Annex 6: Convergence Analysis Results

AuthorDirectorate-General for Justice and Consumers (European Commission), ICF
Legal gender recognition in the EU: the journeys of trans people towards full equality
June 2020
The report uses statistical analysis to consider the degree to wh ich the overall position
of trans people appears to h ave improved in society between 2012 and 2019. It also
explores the extent to which EU Memb er States and the UK are converging i.e.
becoming more similar in their situation.
1 Convergence analysis across Member States
This section uses ‘convergence analysis’ to assess:
whether there h as been improvement in trans peopl e’s average socio-economic
position at the EU and Member State levels (measured as discrimination levels in
different areas)
the degree to which Member States have converged towards the EU average.
This analysis is undertaken using ten selected indicators from the FRA LGBTI and
Eurobarometer surveys. The analysis focuses on ten indicators of experience and
perceptions of discrimination against trans people in employment, education, healthcare
and social services, housing, and using document of identification. The selection of
indicators was based on two main considerations: 1) the in dicators’ importance for
understanding the socio-economic position of trans people in the EU, and 2) the
comparability of survey questions across the 2012 and 2019 waves of the FRA LGBTI
survey and the 2012 and 2019 Eurobarometer surveys on discrimina tion.
To measure conve rgence we take th e coefficient of variation a wid ely used measure
of convergence f or each of the ten indicators. The coefficient of variation is the ratio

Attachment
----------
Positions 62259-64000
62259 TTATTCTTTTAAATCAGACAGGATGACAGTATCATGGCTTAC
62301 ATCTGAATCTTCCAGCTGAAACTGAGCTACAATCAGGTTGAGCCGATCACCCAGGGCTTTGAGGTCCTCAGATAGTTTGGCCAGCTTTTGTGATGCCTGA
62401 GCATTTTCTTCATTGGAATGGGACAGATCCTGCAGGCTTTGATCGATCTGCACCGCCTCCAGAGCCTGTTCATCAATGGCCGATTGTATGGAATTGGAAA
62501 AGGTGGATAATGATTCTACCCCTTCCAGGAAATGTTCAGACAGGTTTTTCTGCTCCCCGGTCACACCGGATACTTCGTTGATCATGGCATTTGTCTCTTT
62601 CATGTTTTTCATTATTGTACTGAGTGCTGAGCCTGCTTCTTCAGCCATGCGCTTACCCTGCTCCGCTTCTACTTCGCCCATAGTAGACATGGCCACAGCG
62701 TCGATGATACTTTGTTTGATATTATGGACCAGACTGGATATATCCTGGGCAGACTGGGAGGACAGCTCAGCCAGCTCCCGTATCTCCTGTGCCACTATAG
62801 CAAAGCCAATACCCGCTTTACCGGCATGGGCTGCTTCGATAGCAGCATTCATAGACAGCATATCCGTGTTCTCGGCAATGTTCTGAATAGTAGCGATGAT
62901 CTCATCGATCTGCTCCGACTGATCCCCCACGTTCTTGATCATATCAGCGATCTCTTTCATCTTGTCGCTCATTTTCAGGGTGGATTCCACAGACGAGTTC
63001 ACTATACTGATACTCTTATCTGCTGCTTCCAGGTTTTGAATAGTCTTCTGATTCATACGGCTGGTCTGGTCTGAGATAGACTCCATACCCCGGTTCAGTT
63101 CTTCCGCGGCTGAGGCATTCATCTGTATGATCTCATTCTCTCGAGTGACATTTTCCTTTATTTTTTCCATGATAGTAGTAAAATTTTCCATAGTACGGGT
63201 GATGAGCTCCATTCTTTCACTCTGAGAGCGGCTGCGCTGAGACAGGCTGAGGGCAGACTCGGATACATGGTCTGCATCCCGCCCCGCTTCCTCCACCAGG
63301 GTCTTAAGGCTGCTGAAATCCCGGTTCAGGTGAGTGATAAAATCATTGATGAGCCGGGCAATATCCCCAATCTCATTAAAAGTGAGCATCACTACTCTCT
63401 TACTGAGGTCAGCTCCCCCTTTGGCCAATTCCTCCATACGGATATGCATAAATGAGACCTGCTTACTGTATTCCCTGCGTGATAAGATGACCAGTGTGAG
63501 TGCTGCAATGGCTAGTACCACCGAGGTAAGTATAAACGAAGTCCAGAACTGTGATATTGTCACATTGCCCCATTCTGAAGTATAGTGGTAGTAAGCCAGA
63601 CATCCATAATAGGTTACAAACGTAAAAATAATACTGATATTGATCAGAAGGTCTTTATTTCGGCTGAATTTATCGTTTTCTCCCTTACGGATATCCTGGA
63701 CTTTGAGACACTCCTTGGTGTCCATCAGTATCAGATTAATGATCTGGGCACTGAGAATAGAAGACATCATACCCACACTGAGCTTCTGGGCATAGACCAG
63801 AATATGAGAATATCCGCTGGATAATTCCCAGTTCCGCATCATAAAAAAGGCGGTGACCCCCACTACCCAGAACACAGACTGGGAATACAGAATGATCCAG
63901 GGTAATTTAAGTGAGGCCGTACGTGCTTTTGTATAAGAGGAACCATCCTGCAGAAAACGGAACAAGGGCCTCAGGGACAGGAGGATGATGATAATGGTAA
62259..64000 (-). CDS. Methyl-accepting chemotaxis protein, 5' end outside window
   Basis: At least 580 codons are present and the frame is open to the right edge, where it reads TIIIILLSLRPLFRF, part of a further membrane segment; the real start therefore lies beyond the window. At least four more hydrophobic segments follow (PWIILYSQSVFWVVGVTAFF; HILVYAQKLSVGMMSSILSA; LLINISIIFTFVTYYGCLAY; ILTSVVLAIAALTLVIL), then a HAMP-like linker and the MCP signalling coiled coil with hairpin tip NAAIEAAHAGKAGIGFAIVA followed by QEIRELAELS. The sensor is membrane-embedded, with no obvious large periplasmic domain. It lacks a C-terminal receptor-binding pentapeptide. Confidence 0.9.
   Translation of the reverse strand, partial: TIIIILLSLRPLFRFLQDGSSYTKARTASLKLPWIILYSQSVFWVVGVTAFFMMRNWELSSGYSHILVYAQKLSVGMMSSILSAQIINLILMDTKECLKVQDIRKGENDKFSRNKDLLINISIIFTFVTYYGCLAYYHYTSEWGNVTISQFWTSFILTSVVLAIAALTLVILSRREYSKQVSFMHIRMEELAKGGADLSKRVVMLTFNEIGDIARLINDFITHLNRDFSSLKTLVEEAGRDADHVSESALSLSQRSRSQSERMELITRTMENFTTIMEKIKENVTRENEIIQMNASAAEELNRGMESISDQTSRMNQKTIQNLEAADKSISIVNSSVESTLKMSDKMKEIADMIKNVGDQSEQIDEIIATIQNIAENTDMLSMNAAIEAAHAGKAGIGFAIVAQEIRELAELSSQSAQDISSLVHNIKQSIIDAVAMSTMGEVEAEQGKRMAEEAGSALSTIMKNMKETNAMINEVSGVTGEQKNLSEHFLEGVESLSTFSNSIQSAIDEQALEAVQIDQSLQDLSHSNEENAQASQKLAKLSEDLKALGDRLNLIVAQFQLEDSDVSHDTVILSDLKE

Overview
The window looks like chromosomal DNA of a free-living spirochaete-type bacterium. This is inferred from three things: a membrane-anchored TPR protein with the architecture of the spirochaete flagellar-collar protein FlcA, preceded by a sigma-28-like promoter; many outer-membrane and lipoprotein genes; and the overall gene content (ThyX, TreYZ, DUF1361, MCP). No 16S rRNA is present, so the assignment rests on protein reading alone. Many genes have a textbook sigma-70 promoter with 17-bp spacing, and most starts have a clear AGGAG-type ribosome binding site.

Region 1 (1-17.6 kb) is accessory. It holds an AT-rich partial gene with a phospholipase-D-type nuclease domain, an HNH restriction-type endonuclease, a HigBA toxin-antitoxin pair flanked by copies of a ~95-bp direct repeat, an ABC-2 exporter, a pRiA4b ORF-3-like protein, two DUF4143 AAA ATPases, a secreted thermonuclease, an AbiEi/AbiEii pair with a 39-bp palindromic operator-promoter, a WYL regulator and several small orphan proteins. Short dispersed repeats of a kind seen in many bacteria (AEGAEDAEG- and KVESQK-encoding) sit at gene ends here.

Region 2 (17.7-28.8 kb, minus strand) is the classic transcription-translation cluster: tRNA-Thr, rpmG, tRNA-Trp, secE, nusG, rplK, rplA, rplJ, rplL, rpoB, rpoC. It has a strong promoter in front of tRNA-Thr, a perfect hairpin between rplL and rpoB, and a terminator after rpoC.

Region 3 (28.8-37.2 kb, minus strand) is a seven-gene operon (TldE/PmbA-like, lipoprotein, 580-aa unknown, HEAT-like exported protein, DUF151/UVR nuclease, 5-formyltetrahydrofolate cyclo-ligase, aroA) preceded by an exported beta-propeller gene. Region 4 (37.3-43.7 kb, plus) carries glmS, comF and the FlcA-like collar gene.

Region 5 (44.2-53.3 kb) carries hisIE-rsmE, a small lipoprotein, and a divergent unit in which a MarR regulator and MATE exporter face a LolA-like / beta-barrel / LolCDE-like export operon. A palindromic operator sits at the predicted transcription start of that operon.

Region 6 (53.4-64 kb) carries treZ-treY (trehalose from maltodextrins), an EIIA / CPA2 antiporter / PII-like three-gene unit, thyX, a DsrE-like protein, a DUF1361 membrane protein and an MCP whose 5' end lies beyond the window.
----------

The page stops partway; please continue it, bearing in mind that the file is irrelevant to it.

of the standard deviation of the indicator (how far from each other the values are
spread) and the aver age value of the indicator. The lower the ratio, th e more
convergence there is. We calculate the coefficient of variation for each indicator for each
year for which data is available 2012, 2015 (only for Eurobarometer data) and 2019
and check whether the coefficient has increased or decreased. If it has decreased,
there is convergence among the Member States. For indicators based on the FRA survey
data there are two available years, 2012 and 2019. For indicators bas ed on
Eurobarometer survey data there are three avai lable years, 2012, 2015 and 2019. The
Table below shows how the direction of change of the indicator and the convergence
measure have been judged.
Table 17. Convergence analysis approach
Direction of change in
discrimination measure
Result of convergence measure
No change
Increase in EU average but not in all
Weak upward
Weak even
Increase in all countries
Even progress
No change in EU average but change in
some countries
Static / no
No change in all countries

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